Chef Silvia Barban, born and raised in northern Italy, opened LaRina Pastificio e Vino in Fort Greene this August, having supplied Clinton Hill with her homemade noodles at Aita restaurant since 2014. Her team has appropriated a Fellini quote as a kind of mantra: “Life is a combination of magic and pasta.” These four nouns leap out upon entering LaRina — one walks into a high-ceilinged haven bustling with pasta-twirlers in every combination (families, dates, solitary brunchers), the life of the place is palpable, and one step into the back garden offers a mellow (though chilly) bulb-lit magic. Visitors are greeted by smiling staff who seem somehow unanimously freckled, either on face or in soul. The alcohol is kept on handsome wooden bookshelves, and decorative white tin makes the walls look like quilts. This is an inviting space.
A pasta menu split into two columns (“Traditional” and “Thoughtful”) takes up the top half of the menu: The tradizione side includes familiar pomodoro and lasagna options. Beside it, the more inventive pensiero dishes incorporate curveballs like duck ragù, octopus, and mustard greens. Appetizers and entrées are listed below the pasta for “Before or After.” Several of these are worth adding to your meal. Burrata has by now become ubiquitous, but the LaRina preparation with peanuts and Castelvetrano olives is exceptional. For a rich starter, try the toasted focaccia with scallion-lemon butter, anchovies, and frisée; a lighter but equally pleasing choice is a bowl of slivered beets with figs and San Daniele prosciutto. A braised beef cheek, whole dorada fish, and mixed-meat bollito fill out the heartier proteins.
But don’t let any of this ruin your pasta appetite. LaRina knows how hard it is to choose between its ten noodle dishes, and offers three- or five-pasta samplers for the indecisive. Standouts for those who want to commit to a single dish include the cocoa tagliatelle, served in a sublimely gooey walnut sauce interrupted by big chunks of mushroom. The spaghetti aglio e olio e peperoncino appears in the “Traditional” column but has been reinvigorated: The spaghetti is heavily smoked, giving the dish a surprising intensity reminiscent of mezcal. Generous handfuls of hazelnuts and chopped garlic enliven each bite. (It’s worth noting for celiac spaghetti-lovers that these dishes can be prepared with handmade gluten-free pasta for an additional dollar.)
To match the abundance of the food menu, the drink list boasts “negroni on tap.” After ordering one (who wouldn’t), I watched the bartender leave the bar and walk out to the garden, where he picked the garnishing herbs. The house cocktail list is several pages long, followed by even lengthier run-downs of wines, amari, and grappa. These are strong, large-pour drinks that keep the pastas feeling maximum jolly. Dessert specials change daily and often involve luxurious creams (mascarpone, panna cotta).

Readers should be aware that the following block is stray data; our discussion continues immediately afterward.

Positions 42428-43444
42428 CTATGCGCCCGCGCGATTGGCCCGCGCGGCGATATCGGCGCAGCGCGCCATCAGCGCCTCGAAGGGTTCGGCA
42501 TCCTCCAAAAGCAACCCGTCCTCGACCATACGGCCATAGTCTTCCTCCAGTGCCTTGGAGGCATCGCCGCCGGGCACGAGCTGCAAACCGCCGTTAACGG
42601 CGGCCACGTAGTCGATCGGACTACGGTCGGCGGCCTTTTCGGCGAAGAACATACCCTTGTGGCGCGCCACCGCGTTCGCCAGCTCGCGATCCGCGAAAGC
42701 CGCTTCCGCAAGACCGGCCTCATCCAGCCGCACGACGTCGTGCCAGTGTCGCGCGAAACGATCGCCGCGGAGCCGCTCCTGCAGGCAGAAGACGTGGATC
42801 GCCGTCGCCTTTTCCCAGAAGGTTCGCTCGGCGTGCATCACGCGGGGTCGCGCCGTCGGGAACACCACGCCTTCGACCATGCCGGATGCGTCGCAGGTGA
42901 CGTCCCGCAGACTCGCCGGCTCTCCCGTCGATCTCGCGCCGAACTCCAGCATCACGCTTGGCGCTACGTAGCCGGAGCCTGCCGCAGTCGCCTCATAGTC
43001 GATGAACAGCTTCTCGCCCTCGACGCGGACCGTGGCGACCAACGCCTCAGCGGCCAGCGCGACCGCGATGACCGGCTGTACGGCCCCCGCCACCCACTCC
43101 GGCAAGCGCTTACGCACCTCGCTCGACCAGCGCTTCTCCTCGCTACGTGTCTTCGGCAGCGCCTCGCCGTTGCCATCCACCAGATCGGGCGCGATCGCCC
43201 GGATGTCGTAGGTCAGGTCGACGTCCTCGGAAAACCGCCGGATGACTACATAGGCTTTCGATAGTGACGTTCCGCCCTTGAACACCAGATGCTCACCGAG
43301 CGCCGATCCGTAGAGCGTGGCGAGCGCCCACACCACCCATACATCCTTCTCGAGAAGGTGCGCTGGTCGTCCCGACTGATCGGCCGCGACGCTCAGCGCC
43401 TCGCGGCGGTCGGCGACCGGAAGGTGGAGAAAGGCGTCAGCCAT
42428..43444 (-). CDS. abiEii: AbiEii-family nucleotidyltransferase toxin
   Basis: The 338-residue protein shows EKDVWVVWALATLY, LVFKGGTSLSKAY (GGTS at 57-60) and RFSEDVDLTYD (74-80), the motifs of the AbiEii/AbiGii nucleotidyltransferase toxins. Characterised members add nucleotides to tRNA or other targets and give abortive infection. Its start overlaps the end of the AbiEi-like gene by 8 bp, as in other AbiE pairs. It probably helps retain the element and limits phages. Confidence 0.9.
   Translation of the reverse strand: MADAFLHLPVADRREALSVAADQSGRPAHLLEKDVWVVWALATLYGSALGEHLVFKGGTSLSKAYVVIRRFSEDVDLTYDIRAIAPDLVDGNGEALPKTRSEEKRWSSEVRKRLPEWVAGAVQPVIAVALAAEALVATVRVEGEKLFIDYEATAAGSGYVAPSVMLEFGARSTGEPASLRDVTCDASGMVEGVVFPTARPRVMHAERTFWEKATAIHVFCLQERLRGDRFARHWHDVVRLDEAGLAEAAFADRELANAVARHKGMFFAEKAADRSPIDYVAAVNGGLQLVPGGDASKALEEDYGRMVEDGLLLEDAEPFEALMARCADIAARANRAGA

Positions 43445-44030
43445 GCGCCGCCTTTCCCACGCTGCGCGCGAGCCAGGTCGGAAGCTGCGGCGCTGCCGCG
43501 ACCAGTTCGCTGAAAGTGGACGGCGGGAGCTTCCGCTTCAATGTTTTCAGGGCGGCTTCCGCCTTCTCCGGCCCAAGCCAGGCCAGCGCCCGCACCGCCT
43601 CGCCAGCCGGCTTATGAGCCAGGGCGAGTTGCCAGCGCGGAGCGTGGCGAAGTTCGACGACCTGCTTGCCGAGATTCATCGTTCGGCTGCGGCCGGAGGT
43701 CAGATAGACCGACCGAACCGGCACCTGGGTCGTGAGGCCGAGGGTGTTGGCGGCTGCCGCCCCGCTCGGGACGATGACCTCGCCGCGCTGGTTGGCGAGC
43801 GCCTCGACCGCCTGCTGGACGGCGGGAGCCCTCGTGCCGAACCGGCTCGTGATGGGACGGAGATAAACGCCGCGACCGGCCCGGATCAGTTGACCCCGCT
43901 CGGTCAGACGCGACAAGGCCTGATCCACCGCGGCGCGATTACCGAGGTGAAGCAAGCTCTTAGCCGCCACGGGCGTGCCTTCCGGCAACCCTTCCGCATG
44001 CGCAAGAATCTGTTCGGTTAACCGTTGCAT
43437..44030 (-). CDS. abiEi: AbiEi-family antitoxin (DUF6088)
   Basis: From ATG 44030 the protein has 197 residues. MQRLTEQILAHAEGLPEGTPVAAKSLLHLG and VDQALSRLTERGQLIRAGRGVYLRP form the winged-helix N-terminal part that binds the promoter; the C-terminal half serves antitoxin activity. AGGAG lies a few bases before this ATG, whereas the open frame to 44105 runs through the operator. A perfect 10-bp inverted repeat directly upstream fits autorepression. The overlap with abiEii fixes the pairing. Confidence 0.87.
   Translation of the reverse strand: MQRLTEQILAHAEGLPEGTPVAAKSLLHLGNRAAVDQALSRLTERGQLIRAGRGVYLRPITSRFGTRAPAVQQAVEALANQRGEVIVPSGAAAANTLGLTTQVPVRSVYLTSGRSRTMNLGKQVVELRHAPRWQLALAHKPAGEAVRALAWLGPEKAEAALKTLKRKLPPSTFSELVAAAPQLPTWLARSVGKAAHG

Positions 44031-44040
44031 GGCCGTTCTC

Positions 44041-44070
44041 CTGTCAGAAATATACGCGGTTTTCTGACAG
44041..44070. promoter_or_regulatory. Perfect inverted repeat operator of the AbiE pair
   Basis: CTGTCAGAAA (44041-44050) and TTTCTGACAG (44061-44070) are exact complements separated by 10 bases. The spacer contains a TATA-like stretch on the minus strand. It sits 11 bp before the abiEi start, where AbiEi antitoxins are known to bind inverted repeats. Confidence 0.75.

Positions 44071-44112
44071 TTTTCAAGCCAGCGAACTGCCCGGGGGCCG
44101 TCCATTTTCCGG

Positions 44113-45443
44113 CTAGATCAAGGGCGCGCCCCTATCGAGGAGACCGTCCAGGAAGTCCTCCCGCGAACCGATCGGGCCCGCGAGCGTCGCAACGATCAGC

Open seven days a week, LaRina offers an ambitious and original brunch menu including all sorts of eggs. If you’re hungry, order the “Broken Egg Plate,” the love child of an Italian garden and a Greek diner: two eggs any style, veggie salad, fruit, buckwheat pancake, paprika fries, and bacon. Their more sophisticated and stomach-friendly alternative is the “Santa Melanzana”: poached eggs served over well-seasoned eggplant fillets (picture the eggplant like slices of toast) topped with refreshing arugula, basil, heirloom tomatoes, and goat cheese. You can add a little bulk to the Melanzana by ordering a side of “Home Fries Gratin”: tomatoey potatoes served hot under a layer of melted mozzarella cheese. With a respectable cappuccino on top, you won’t go home unsatisfied.
Before you leave, stop by the market counter at the back: Here you can buy underpriced fresh pasta by the pound, cacciatorini salami, truffles, anchovies, olives, and jars of homemade sauces. I took home chile rigatoni in a neat square paper box and a sweet little portion of basil pesto; it felt like a bag of jewels.
This is a full-service operation that wears every hat well. No dish on the menu costs more than twenty dollars: Starters come in largely under ten, and pastas hover around sixteen. That “negroni on tap” will run you nine bucks in a borough whose cocktails too often go for nearly double that. Two eggs at brunch costs only four. So mangia. Slurp up your pasta, it’s fresh and good; make affectionate toasts over your negroni; take home a little treat for tomorrow.
LaRina Pastificio & Vino
387 Myrtle Avenue
Fort Greene, Brooklyn